The Rector writes ‘Welcome to our United Service today when we remember the visit of the Holy Family to the Temple. A particular welcome to Conor (and all his family!) who has come today to be baptised.
At Candlemas the saying is that we turn away from the Crib to face the Cross. This year Lent begins on Ash Wednesday, March 1st but I would like to let you know ahead of time about the Lenten Course that we will be following this year. It is again from BACI , the Church of Ireland Biblical Association, and it is called ‘God’s heart for Migrants –Biblical wisdom for a world in turmoil’ so it is very timely and relevant to us all. The plan is to have this study at 8pm on the Wednesdays in Lent beginning on Wednesday 8th March. There will be Evening Prayer at 7.30pm in St Mary’s and then the Course will be in the Parish Hall. I highly recommend attending this sort of study at this time of year and don’t worry about not knowing enough to begin with… no one is ever put on the spot!’
CONFIRMATION If there is anyone you know of in the parish who might still wish to be confirmed, please contact the Rector immediately. The classes will begin next Saturday 4th February and it won’t be possible to join in once they have begun .
DIOCESAN MAGAZINE SUBSCRIPTIONS for 2017 are due by 31st January (this Tuesday!) The annual subscription is €25. Please pay Rowland Newenham or the Church Wardens.
Monkstown Home Group next meeting takes place on Tuesday 7th February at 8pm at the home of Liz and Jack Hanna, Victoria Cottage, Monkstown. All welcome.
Flower and Bell Ringing Rotas in St Mary’s. There are currently spaces on our rotas. Any new volunteers would be paired with an experienced person so don’t feel shy in putting your name forward. Anybody even thinking of bell ringing can learn by watching one of the existing bell ringers. It is very easy and not hard to pull when shown the correct method. Contact Joy Keefe @ 087 2559844 or Parish Office.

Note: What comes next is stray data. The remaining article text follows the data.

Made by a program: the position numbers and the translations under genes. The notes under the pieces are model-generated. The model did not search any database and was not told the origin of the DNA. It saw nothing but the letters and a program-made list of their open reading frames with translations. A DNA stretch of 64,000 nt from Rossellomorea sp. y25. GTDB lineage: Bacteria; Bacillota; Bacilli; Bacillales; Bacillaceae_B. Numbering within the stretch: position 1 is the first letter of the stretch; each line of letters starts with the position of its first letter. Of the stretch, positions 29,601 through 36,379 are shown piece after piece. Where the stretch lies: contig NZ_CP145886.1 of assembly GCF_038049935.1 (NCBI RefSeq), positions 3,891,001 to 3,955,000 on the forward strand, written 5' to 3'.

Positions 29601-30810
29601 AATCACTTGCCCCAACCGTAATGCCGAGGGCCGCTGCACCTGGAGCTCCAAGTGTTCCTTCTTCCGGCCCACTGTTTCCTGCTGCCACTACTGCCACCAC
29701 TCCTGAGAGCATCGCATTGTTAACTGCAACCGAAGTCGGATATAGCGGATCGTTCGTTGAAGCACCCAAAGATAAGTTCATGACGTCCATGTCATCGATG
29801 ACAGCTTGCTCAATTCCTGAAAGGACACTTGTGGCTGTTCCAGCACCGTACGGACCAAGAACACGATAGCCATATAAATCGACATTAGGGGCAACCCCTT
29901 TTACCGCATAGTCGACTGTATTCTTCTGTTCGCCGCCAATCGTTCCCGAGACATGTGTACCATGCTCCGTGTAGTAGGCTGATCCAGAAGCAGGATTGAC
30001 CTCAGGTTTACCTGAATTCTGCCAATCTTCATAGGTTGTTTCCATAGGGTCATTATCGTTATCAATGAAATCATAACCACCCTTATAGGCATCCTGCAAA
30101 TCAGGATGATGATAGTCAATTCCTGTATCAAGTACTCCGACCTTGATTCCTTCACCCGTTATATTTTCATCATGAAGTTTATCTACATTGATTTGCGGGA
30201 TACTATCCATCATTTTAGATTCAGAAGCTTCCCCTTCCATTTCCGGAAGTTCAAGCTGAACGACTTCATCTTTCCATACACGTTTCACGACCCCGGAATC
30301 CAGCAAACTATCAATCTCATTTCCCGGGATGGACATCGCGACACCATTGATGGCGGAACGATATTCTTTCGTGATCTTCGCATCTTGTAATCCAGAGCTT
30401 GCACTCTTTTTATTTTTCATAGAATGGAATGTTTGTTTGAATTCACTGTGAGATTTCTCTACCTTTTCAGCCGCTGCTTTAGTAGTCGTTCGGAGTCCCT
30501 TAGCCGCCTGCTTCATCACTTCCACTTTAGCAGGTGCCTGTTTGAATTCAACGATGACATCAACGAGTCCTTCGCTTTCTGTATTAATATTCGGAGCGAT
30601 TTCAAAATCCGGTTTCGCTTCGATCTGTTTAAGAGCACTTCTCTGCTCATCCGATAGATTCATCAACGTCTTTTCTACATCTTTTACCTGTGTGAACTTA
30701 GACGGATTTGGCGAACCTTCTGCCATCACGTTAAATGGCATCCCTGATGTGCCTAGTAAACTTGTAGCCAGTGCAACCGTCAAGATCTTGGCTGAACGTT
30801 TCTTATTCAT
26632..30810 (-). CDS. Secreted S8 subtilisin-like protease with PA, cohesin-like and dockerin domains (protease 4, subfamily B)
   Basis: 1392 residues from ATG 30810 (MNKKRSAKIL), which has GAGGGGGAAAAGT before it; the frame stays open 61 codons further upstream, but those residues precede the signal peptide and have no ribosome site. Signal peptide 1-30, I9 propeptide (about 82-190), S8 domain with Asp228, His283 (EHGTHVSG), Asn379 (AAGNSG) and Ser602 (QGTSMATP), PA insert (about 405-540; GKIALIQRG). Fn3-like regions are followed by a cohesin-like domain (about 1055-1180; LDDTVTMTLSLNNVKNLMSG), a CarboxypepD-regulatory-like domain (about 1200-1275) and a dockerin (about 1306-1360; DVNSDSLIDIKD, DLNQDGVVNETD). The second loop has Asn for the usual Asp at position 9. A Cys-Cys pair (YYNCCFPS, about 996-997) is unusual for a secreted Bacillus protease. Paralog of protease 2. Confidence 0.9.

THEOLOGICAL BOOK CIRCLE are currently reading ‘The Shack’ by William P. Young and will meet in the Rectory on April 3rd to discuss. All welcome!
Anam Cara, the national organisation that supports bereaved parents, is holding a Bereavement Information Evening on Wednesday 1st February from 19:30 to 21:30 in the Clayton Hotel, Silver Springs, Tivoli, Co. Cork. This is a free event open to all bereaved parents. As Anam Cara will need to confirm numbers for event, please RSVP to firstname.lastname@example.org before Tuesday 31st January or call the Information Line on 085 2888 888.
DATES FOR YOUR DIARY
30th Jan Toddlers plus One 10am
Monday Club 3-5pm Parish Hall
1st Feb Holy Communion 10.30am St Mary’s
4th Feb Confirmation Class. Rectory
7th Feb Monkstown Home Group. 8pm Hanna’s home
9th Feb Friendship Club 11am Rectory
12th Feb Sunday Club 11am Parish Hall
15th Feb Mothers’ Union 8pm Parish Hall
17th Feb Youth Club 7pm till 9pm Parish Hall
24th Feb CAMEO Monkstown Sailing Club 10.30am
27th Feb Revision of list of Vestry Members 7 to 8 pm in the Parish Hall
(If you would like to register as a Vestry Member and have a vote at the Easter Vestry, please get a form from one of the Church Wardens)
Random Notes CCXX
Some of the expressions we use today have a long history.
“A Cock and Bull Story” dates back to the 18th Century. Two inns, the Cock and the Bull were stopping points for coaches travelling from London to the North West and many tall tales were told, fueled by ale and a good audience. Hence, an unlikely story became a Cock and Bull Story.
“Hobson’s Choice” dates back to the 16th Century. Thomas Hobson kept horses for hire. They were loaned out in service rotation. A customer could have any horse, provided it was the one standing next to the stable door.
Centuries later, Henry Ford had the same idea when he told his customers they could have the model T in any colour, provided it was black.
In 1837, after an enjoyable day’s hunting (followed by an even more enjoyable night’s drinking), the 3rd Marquis of Waterford and his companions rode through the streets of Melton Mowbray in Leicestershire, daubing the buildings with red paint, giving rise to the expression “painting the town red”.